Dozens of military veterans and their families drew heartfelt applause time and time again during the inaugural Veterans Day program at Westwood Elementary School.
But no ovation was louder than the one for Vernon Sigman, a U.S. Navy veteran from Trafalgar. As the only World War II veteran in attendance, the entire gymnasium — students, teachers, parents and other veterans — stood to show their appreciation.
The applause for Sigman was one of the many moving moments during Thursday’s program, which drew hundreds of people to Westwood. Students gave musical presentations honoring all five branches of the military, a local 31-year veteran shared his experience and perspective, and the entire assembly gave a moment of silence for fallen soldiers.
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The program gave the Westwood community the chance to show their appreciation for veterans and their families, in addition to showcasing what they had spent the past weeks learning about military service and history.
“Every morning, we say the pledge to the flag. But sometimes, we take for granted the country we live in. We have the freedom to go to school, to have a lot of things and do the activities that we want to do. We owe a great deal of gratitude to the veterans who have served,” said David Ennis, principal at Westwood. “We want to give a heartfelt thanks on behalf of the Westwood students, the Westwood staff, for your sacrifice for our country.”
The program was envisioned by Paige Rauschuber, Westwood’s music specialist. This is her first year with the school and in learning the traditions and performances that were important to the music program, she discovered that nothing was being done around Veterans Day.
“Coming in as the new music teacher, one of the first questions I asked was what programs we do here,” Rauschuber said. “To find out that we only did a winter program and spring program, and that we didn’t do anything for veterans, I thought it was an opportunity for the whole school to participate.”
Rauschuber had done a similar event at schools in the past, and used those templates to create something unique for Westwood. She worked with each grade level, as well as Westwood’s life skills program, to ensure all students had a role in honoring the veterans.
Kindergarten students read a poem recognizing the sacrifice that military personnel make for all of us. Each grade level honored a different military branch, with some students reading history and facts about the branch before the entire grade proudly sang the songs of the Navy, Air Force, Marine Corps, Army and Coast Guard.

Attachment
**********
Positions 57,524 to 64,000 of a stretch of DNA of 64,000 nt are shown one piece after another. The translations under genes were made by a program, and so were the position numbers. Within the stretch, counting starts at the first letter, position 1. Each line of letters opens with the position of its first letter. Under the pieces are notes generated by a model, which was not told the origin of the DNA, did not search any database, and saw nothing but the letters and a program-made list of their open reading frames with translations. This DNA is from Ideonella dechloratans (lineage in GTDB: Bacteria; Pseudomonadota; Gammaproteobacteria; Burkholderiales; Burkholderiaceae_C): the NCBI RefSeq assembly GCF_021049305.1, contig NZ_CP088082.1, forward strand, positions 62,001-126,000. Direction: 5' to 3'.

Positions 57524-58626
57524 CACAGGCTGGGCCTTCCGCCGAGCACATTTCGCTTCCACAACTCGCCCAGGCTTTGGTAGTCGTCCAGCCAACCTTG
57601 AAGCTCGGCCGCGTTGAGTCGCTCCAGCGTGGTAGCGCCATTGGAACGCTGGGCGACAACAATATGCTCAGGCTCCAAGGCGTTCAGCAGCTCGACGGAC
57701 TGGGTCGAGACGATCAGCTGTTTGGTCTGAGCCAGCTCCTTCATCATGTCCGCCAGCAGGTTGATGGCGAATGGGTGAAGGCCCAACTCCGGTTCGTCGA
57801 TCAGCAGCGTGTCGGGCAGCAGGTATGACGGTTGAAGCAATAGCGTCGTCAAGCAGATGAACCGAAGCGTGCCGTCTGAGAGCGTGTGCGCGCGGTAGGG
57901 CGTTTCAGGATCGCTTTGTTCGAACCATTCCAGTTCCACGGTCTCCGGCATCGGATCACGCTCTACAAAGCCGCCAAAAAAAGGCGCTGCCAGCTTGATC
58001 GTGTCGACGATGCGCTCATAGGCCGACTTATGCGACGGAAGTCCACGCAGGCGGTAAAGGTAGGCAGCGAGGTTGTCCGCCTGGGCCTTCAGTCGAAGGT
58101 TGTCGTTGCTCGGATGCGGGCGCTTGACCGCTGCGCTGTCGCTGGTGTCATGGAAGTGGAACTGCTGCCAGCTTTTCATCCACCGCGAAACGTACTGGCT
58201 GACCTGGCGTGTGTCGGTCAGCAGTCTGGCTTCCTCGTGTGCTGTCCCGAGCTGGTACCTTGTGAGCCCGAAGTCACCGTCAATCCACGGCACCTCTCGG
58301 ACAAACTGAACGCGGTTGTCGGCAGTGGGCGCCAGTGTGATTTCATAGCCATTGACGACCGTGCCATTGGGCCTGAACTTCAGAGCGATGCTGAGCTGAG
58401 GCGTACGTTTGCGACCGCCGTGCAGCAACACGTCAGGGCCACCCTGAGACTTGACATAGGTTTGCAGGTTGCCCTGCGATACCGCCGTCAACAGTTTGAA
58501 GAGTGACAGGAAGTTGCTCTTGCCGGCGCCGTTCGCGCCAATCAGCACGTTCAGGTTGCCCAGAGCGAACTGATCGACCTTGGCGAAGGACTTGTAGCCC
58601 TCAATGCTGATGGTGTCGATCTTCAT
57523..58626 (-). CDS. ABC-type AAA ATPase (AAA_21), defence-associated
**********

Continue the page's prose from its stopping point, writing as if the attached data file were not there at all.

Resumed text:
“They were all really excited, that they were going to be able to perform a military song for people who have actually served in those branches is exciting,” Rauschuber said. “You can see it on the faces of children who have family members who are veterans.”
Maybe the most touching moment came from Bob Craven, a 31-year veteran of the U.S. Army whose grandson, Markus Craven, is a third-grader at Westwood. Craven spoke about his observations, and the difficulties both veterans and families face as a result of their service.
“Most Americans profess to truly love our veterans, especially at gatherings like this on Veterans Day and Memorial Day. But it’s important to remember that veterans are defending us 365 days a year,” he said. “Their heroism has been demonstrated time and time again, from veterans in the American Revolution to the global war on terrorism, and sometimes goes unnoticed by those who enjoy the security they sacrifice for.”
He shared his most moving experience at the end. Craven told the story of a recent trip he and Markus had taken to Washington, D.C. Visiting all of the war memorials, they stopped at the Vietnam Wall. Craven had served in Vietnam, and had told his grandson how the different names on the memorial were in honor of the men killed during the conflict.
Markus thanked his grandfather for being in that war, and for staying alive. Then, he walked to the wall and started to read every name on the wall. At each one, he’d say thank you for serving, or that he was sorry they had to die to protect people.
Other tourists took notice, and started following the little boy. A memorial ranger finally asked why he was doing that.
“Markus said, ‘A lot of people never thanked these men, so I am,’” Craven said. “A widow of a fallen hero came up and hugged me and him, saying she could now have closure because of Markus.”
At the close of the story, Craven asked his grandson to stand. Markus, wearing a camouflage Army outfit, stood while the entire gymnasium clapped and stood to cheer. Next to Markus, a hand shot up to give him a high-five.
“If a little boy can understand, why can’t we adults act like this?” Craven said.
In the coming days, we will profile our communities’ veterans and bring you stories and photos from events across the county where veterans are being honored and thanked for their service.